E-Sylum reader Tom Babinszki recently visited India and wrote about his experience in his December 20, 2017 Blind Coin Collector blog. Here's an excerpt.
It started about a year ago when I was first asked to do some work in India. After much preparation, I spent almost two weeks in Bangalore, and some days in Visakhapatnam and Pune. In general, I
try to prepare for my trips by reading about the place I’m going to. Sometimes I do very poorly, but I tried to take India seriously.
I talked with people, read some articles, and books. My favorite was Ervin Baktay’s book about his three stay in India. This Hungarian orientalist spent three years in India between 1926 and 1929.
It is almost a century later now, but the concepts were interesting, and in case of such a rich and ancient culture, or should I say cultures, a hundred years should not matter much. It was
fascinating to read about the different religions and how they coexist together in India. Baktay’s book was the most helpful throughout my trip. I of course, also prepared numismatically, which
wasn’t as easy as it seemed originally.
I started by contacting as many places as I possibly could research. Coin clubs, coin stores, online forums. I am disappointed to say, aside from the Falcon Coins Gallery in Bangalore, nobody got
back to me.
The next difficulty was learning about Indian coinage. There are some materials out there, but the information is vast, and is hard to find. The best resource I found was the Mintage World site. I
wrote about it last year. They have quite a bit of materials about the different Indian states, sultanates and historical periods.
It was my first time visiting India, it is a fascinating country. I really enjoyed talking with the people, exploring the culture and the food. But as always, work was first priority.
I was surprised to find that the hotel didn’t have coins. I went to the bar just so that I could pay with cash, I had beers in the minibar, and I was way too tired, but I couldn’t miss a chance to
get some coins on the first day. However, instead of coins for change, I got more money back in bank notes. When I asked for change, in English, because all the people knew English at the hotel, they
told me they didn’t have any, I had to go to the bank. So much about collecting…
On my first free evening, where else could I go, I visited the largest local coin store, the Falcon Coins Gallery, the only place who wrote back when I contacted them. I called an Uber and got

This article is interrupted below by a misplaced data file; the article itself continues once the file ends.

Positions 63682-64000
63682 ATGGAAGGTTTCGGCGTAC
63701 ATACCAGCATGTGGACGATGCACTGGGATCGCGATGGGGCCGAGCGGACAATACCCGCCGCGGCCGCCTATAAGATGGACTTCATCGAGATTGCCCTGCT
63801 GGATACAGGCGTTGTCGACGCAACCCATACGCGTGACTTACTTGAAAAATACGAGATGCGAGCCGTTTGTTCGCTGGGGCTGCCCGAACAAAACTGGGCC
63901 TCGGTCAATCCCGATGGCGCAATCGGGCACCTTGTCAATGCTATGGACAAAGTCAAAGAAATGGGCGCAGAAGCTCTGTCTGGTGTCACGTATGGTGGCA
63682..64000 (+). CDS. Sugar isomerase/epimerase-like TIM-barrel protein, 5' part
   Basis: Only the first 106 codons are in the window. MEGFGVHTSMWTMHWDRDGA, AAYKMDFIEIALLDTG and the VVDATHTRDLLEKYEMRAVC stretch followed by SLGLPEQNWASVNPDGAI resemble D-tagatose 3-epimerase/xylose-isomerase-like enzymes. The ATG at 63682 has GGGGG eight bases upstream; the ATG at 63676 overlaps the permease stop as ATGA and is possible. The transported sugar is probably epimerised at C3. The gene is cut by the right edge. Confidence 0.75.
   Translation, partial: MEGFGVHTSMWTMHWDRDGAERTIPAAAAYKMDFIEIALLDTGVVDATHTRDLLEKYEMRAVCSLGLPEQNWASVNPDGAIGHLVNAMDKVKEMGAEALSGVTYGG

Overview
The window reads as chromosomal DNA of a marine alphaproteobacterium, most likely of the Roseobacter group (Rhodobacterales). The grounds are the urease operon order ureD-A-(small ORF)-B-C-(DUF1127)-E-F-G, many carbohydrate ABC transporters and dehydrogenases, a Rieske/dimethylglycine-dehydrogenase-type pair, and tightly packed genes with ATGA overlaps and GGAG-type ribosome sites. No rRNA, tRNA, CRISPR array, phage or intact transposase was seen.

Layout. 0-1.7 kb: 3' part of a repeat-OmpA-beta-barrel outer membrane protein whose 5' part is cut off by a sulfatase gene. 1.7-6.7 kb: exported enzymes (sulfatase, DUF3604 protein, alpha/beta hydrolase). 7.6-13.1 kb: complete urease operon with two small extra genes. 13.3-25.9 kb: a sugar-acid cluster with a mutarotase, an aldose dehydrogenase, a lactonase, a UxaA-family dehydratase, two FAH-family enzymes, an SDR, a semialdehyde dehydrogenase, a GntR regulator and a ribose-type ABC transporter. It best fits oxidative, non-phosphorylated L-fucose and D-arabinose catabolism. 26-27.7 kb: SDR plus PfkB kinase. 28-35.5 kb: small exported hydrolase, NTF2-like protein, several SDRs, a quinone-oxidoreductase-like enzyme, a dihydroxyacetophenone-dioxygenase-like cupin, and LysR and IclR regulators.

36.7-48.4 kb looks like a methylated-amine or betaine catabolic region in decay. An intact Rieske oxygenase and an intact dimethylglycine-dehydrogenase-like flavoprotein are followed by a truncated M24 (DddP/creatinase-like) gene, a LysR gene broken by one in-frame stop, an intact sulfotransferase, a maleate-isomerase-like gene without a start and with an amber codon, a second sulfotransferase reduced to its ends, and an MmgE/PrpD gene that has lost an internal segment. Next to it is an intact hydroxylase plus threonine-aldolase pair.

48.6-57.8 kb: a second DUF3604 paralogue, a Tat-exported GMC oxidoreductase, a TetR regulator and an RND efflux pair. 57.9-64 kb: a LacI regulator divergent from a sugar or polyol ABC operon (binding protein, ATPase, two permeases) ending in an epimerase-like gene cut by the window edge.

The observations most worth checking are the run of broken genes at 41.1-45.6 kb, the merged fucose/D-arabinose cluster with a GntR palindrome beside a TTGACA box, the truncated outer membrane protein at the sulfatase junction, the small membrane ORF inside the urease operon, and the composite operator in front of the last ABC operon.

there in about 15 minutes.
Coincidentally, it was The feast of St. Eligius, the patron saint of numismatists, as I found out that day from my friend on Twitter. He sure made my day…
It felt like a regular shop off the street, it wasn’t hard to find. One of the owners, Mr. Parekh set down with me at the table and showed off some interesting Indian coins. I tried to moderate my
purchase, first of all probably it wasn’t the cheapest place, as it was a high end store, and there is no need to buy everything at the same time, especially that I didn’t even know about most of the
coins. The history of coinage in India is just vast. However, I have to say, the prices were very reasonable, and Mr. Parekh’s knowledge about the coins was amazing. I would have paid just to be
there. It was interesting to touch some of the Indian coins I have read about, and a few more I never knew existed. I bought a variety of coins, in particular trying to get ones which are easiest to
Mr. Parekh showed me some nice old coins, but mostly we looked at the ones from the last two centuries.
I got two books, one about the coinage of Karnataka, which is the state where I was staying, and a general introduction to the coins of India. Probably the best thing I can get from a country’s
After I made the payment, they offered a tea, and called Mr. Kirti M Parekh, who is the father of the gentleman whom I was working with. he is the president of the Karnataka Numismatic Society. We
talked a little about collecting and took a picture, all three of us.
It was the tenth day in the country and I haven’t seen a circulating coin yet. It is time to do something about it. I tried to ask for coins, at the hotel it doesn’t exist, people don’t use it. I
haven’t heard coins where people were paying, but it is also true that I haven’t been around cash registers much. I either got food or coffee at work, or it got written up to my room. I’m mostly
using bills for tips. I asked around a bit, but nobody had coins. I can’t just leave India without circulating coins if they exist, so today I stopped by the bank on the way from work to pick up a
Tom learned that the bank wouldn't give out individual coins, but would only sell them in bags. He eventually purchased 400 coins. -Editor
Overall, personally, professionally and numismatically, it was a great trip. I came home with a few interesting coins, and I’m looking forward to reading the books I got.
Thanks for the great numismatic travelogue, Tom! -Editor
To read the complete article, see:
Collecting in India (http://blindcoincollector.com/2017/12/20/collecting-in-india/)
Wayne Homren, Editor
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